South Korea leader warns of North’s ‘reckless provocations’

Agence France-Presse

This is AI generated summarization, which may have errors. For context, always refer to the full article.

Park Geun-Hye urged the military to step up vigilance near the border with the North, especially the flashpoint Yellow Sea border

PARK'S WARNING. South Korean President Park Geun-hye presides over a meeting of senior presidential aides at the presidential Blue House in Seoul, South Korea, 16 December 2013. EPA/Yonhap

SEOUL, South Korea – South Korean President Park Geun-Hye warned Monday, December 16, of possible “reckless provocations” by North Korea after the shock execution of leader Kim Jong-Un’s uncle, calling for the military to step up vigilance.

Pyongyang executed Jang Song-Thaek – Kim’s powerful uncle and political regent – last Thursday, December 12, charging him with corruption and plotting to overthrow the state.

Jang’s execution – just days after he was ousted from all his party and military positions – marked the biggest political upheaval since Kim took power two years ago.

“Given the latest development in the North, it is uncertain to what direction its political situation would evolve,” Park said.

“We also can’t rule out the possibility of contingencies such as reckless provocations,” she said, describing the situation on the peninsula “grave and unpredictable”.

Park urged the military to step up vigilance near the border with the North, especially the flashpoint Yellow Sea border.

Park is scheduled to hold a high-level meeting later on Monday with top defense and national security officials including ministers handling intelligence and North Korean affairs.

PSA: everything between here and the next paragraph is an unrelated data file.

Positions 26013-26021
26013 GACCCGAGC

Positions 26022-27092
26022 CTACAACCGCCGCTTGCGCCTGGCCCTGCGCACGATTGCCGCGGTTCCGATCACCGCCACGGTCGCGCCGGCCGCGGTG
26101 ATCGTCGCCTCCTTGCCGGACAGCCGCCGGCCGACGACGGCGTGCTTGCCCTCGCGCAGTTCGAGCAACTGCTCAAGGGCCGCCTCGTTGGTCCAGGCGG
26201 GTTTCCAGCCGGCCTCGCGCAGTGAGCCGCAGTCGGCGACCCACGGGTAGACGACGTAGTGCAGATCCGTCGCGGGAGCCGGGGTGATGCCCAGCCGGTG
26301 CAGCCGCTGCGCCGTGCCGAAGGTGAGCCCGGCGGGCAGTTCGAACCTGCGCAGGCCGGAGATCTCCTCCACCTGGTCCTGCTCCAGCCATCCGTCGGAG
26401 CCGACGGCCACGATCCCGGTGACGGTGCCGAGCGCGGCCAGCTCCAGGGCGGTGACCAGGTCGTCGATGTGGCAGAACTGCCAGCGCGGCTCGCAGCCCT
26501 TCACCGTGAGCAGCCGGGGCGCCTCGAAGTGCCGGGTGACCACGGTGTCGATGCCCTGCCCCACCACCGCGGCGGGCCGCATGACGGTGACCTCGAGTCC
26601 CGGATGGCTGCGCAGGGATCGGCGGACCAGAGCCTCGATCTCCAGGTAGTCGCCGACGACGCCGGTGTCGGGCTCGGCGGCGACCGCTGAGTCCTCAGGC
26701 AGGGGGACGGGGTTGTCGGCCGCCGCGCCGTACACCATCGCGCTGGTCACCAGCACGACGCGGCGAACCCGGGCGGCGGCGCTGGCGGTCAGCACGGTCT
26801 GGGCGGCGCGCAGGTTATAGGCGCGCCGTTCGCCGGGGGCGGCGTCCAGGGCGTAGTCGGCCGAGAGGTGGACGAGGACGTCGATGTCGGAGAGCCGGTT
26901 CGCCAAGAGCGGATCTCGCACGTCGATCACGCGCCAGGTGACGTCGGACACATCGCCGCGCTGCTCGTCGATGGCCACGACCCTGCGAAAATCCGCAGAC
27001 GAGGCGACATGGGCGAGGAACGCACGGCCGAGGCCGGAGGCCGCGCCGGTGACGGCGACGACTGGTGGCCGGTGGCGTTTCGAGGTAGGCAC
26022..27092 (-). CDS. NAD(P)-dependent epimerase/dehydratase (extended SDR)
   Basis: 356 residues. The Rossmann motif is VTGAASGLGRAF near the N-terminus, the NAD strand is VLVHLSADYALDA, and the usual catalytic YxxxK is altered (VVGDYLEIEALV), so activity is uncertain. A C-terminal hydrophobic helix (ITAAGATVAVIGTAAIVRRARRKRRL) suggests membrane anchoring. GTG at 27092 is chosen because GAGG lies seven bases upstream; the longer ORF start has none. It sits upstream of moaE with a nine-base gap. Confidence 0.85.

US Secretary of State John Kerry on Sunday, December 15, called the latest purge “an ominous sign” raising concerns of instability in the impoverished but nuclear-armed state.

Jang was seen as playing a key role in bolstering the leadership of the young and inexperienced Kim who inherited power after the death of his father and longtime ruler, Kim Jong-Il.

But the 67-year-old’s growing political influence and power was increasingly resented by the leader who is less than half his age, analysts said.

The latest purge in the isolated communist state was carried out in an extraordinarily public and dramatic manner, with Pyongyang releasing images of Jang being dragged out of a party meeting.

Another image showed a handcuffed Jang, with bruises on his face and hands, being held by uniformed guards at the military tribunal that sentenced him to death.

Pyongyang labelled him a drug-addicted womanizer who frequented foreign casinos with embezzled state funds.

Park last week criticized what she called a “reign of terror” in the North to bolster Kim’s leadership.

Pyongyang on Sunday angrily slammed her reaction, calling it an “intolerable provocation”. –

Add a comment

Sort by

There are no comments yet. Add your comment to start the conversation.

Summarize this article with AI

How does this make you feel?

Download the Rappler App!